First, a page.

3 Key Cannabis Storylines to Watch in 2020

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2019 was a bit of a mixed bag for the North American marijuana market as companies had to battle through a nationwide vaping crisis, plummeting stock prices and a barrage of other headwinds.

Nevertheless, there were plenty of reasons for cannabis entrepreneurs and executives to feel optimistic heading into 2020.

In September, the U.S. House of Representatives voted 321-103 to pass the SAFE Banking Act, which would allow financial institutions to conduct business with marijuana companies in legal states without facing criminal or civil charges.

Meanwhile, the U.S. House Judiciary Committee approved the Marijuana Opportunity, Reinvestment, and Expungement (MORE) Act of 2019, while would remove marijuana from Schedule I of the Controlled Substances Act.

So, what storylines will define the next year in cannabis? Here are 3 to keep an eye on as 2020 gets underway.

State-Level Legalization Efforts Move Forward

Marijuana proponents in more than a dozen states have called for cannabis legalization -- both medical and recreational -- through the legislature or at the ballot box in 2020.

Efforts to legalize adult-use cannabis sales are underway in Arizona, Connecticut, Montana, New Jersey, New Mexico, New York, Pennsylvania, Rhode Island, South Dakota and Vermont.

Meanwhile, attempts to legalize medical marijuana are happening in Alabama, Kentucky, Mississippi, Nebraska and South Dakota. Notably, South Dakota will become the first-ever U.S. state to vote for both medical and recreational cannabis initiatives on the same ballot in 2020.

Elsewhere, Virginia Governor Ralph Northam recently called for marijuana reform during his State of the State address last week.

The sale of recreational cannabis is currently legal in Alaska, California, Colorado, Illinois, Maine, Massachusetts, Michigan, Nevada, Oregon, Washington, Vermont and the District of Columbia. 33 states have also legalized medical cannabis sales.

Federal Cannabis Reform Stalls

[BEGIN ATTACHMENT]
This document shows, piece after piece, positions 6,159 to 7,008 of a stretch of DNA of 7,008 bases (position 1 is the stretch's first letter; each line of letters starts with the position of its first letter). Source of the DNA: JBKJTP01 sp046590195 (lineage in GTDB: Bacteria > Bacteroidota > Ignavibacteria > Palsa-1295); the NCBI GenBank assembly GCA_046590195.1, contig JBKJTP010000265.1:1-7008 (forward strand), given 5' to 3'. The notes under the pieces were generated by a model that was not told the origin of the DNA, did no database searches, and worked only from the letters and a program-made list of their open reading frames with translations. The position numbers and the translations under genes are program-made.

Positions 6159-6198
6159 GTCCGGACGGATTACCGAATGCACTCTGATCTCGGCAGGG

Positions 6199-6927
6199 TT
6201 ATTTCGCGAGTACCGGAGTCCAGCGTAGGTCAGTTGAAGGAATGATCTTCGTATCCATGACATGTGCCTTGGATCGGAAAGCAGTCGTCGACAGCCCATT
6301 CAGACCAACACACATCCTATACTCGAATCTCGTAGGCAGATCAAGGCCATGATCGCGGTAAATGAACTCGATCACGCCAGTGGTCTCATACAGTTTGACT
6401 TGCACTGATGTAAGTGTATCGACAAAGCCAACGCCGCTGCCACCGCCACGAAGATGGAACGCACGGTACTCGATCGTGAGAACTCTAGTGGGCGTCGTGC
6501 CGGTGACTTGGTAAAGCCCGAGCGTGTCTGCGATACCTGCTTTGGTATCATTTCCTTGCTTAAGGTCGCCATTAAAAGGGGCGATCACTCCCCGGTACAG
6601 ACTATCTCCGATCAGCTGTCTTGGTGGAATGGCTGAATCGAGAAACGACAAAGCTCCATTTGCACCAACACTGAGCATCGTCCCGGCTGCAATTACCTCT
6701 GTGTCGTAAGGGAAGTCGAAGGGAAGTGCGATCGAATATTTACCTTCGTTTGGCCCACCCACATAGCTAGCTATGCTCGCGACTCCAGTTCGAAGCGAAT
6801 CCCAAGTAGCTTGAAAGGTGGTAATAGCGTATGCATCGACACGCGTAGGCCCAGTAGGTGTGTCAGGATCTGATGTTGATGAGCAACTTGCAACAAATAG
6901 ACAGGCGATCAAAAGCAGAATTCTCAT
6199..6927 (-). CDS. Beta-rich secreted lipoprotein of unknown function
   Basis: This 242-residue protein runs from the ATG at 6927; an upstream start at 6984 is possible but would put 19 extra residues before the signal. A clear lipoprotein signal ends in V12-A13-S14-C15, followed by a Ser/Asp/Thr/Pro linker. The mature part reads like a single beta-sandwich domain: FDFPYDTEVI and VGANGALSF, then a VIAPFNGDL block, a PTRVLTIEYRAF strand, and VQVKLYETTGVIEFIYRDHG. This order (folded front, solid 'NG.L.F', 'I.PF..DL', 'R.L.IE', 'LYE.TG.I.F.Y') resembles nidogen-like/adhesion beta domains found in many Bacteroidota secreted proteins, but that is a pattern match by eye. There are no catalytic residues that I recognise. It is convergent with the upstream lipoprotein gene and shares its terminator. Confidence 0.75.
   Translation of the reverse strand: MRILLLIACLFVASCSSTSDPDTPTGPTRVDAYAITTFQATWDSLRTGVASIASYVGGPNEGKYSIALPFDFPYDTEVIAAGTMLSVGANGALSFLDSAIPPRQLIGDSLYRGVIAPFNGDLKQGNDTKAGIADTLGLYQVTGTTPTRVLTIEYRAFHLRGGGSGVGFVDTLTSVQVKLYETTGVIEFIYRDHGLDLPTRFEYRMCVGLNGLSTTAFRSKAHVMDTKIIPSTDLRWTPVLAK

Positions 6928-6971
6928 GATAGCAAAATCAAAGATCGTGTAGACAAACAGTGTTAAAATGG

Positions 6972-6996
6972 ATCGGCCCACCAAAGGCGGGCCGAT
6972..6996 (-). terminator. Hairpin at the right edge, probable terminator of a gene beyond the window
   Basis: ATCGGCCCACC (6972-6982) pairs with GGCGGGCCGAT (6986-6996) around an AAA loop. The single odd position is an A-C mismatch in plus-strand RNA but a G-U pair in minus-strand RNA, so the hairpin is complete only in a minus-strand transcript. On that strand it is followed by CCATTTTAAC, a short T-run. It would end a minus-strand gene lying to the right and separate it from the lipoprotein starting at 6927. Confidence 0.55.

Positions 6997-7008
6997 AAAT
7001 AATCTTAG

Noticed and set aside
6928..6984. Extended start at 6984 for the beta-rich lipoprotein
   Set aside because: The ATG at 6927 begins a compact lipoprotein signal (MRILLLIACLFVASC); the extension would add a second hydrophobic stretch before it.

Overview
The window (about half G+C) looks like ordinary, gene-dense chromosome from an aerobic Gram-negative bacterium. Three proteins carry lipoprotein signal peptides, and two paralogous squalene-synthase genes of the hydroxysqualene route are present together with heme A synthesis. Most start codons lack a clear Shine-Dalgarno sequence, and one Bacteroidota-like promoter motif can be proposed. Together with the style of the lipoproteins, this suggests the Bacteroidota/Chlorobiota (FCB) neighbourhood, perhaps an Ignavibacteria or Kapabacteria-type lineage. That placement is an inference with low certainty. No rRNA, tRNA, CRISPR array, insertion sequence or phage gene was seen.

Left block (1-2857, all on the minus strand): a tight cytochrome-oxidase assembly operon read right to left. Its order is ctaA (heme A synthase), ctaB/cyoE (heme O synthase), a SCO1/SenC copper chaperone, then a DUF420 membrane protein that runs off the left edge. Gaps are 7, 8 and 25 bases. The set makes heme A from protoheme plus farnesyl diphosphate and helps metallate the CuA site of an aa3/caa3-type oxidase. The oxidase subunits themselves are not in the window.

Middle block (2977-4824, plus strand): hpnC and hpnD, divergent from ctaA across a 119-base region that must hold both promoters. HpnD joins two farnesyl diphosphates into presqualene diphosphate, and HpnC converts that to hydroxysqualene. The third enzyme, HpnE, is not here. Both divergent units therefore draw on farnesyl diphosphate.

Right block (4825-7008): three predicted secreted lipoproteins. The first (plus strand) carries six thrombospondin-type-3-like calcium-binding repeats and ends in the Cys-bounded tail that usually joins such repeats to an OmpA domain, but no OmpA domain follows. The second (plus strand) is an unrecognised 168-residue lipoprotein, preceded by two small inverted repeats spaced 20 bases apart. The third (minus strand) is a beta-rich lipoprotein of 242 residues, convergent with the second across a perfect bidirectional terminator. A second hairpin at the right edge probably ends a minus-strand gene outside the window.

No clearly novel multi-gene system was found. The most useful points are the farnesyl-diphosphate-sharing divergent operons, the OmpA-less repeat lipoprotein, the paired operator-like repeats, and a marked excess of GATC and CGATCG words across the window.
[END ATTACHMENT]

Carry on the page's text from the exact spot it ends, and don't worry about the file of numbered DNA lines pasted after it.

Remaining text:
The U.S. Senate, which is currently on day 7 of an impeachment trial against President Donald Trump, is dragging its feet on a bill that would protect financial institutions working with state-approved marijuana operations.

Efforts to advance the SAFE Banking Act, which passed the U.S. House of Representatives over four months ago, have hit a snag as Senate Banking Committee Chairman Mike Crapo (R-ID) has called for amendments to the bill.

“Significant concerns remain that the SAFE Banking Act does not address the high level potency of marijuana, marketing tactics to children, lack of research on marijuana’s effects, and the need to prevent bad actors and cartels from using the banks to disguise ill-gotten cash to launder money into the financial system,” he said in December.

The delay has drawn the ire of cannabis industry lobbying groups as well as members of the House who helped write the bill, and Crapo has repeatedly been encouraged to move things along.

Last week, the four lead sponsors of the SAFE Bank Act – Ed Perlmutter (D-CO), Steve Stivers (R-OH), Denny Heck (D-WA) and Warren Davidson (R-OH) -- wrote Crapo a letter and said they “look forward to continued progress on this issue.”

“Our bill is about public safety,” they said. “It does not change the legal status of marijuana and is focused solely on taking cash off the streets and aligning federal banking laws with the decisions states are already making regarding cannabis.”

One bill that would redefine the legal status of cannabis, however, is the MORE Act. Even though the House Judiciary Committee advanced that bill last November, the chances of it passing both a full House vote are around 50% right now. The odds of it passing the Senate are just 3%, according to GovTrack.

Congress is also examining additional cannabis legislation, but lawmakers and regulators have called for more research on the effects of marijuana before they would consider decriminalizing or descheduling the cannabis plant.   

Major Players Tighten the Belt

Pot stocks got punished in 2019 and a number of high-profile cannabis companies began pulling back on planned acquisitions and other expansion plans.

Earlier today, Canadian cannabis firm TerrAscend Corporation said it had terminated a planned acquisition of Gravitas Nevada Ltd., a vertically-integrated marijuana business with cultivating, processing, packaging and dispensing operations in the Silver State.

TerrAscend is just one of a number of cannabis outfits tightening the belt, however.

Most notably, California-based MedMen Enterprises last November embarked on a major restructuring effort that included a number of divestments and hundreds of layoffs. The multi-state operator also canceled a planned $700 million acquisition of Chicago’s PharmaCann.

Meanwhile, Chicago’s Cresco Labs also terminated its planned acquisition of VidaCann at the end of 2019.

Other companies, like Eaze and High Times, are struggling with cash flow and reportedly at risk of going under. In an effort to stay afloat, those companies have begun pivoting toward plant-touching operations such as branded products and retail dispensaries. 

For her part, Beverly Hills Cannabis Club founder Cheryl Shuman recently told HempToday that “soon the industry will consolidate and the green rush will be over.”

If that’s the case, perhaps we’re seeing the beginning stages of that consolidation as cannabis firms scramble to conserve cash, reduce debt, and evolve alongside the industry.

What other major storylines do you think will emerge throughout 2020? Drop us a line at news@thcnet.com.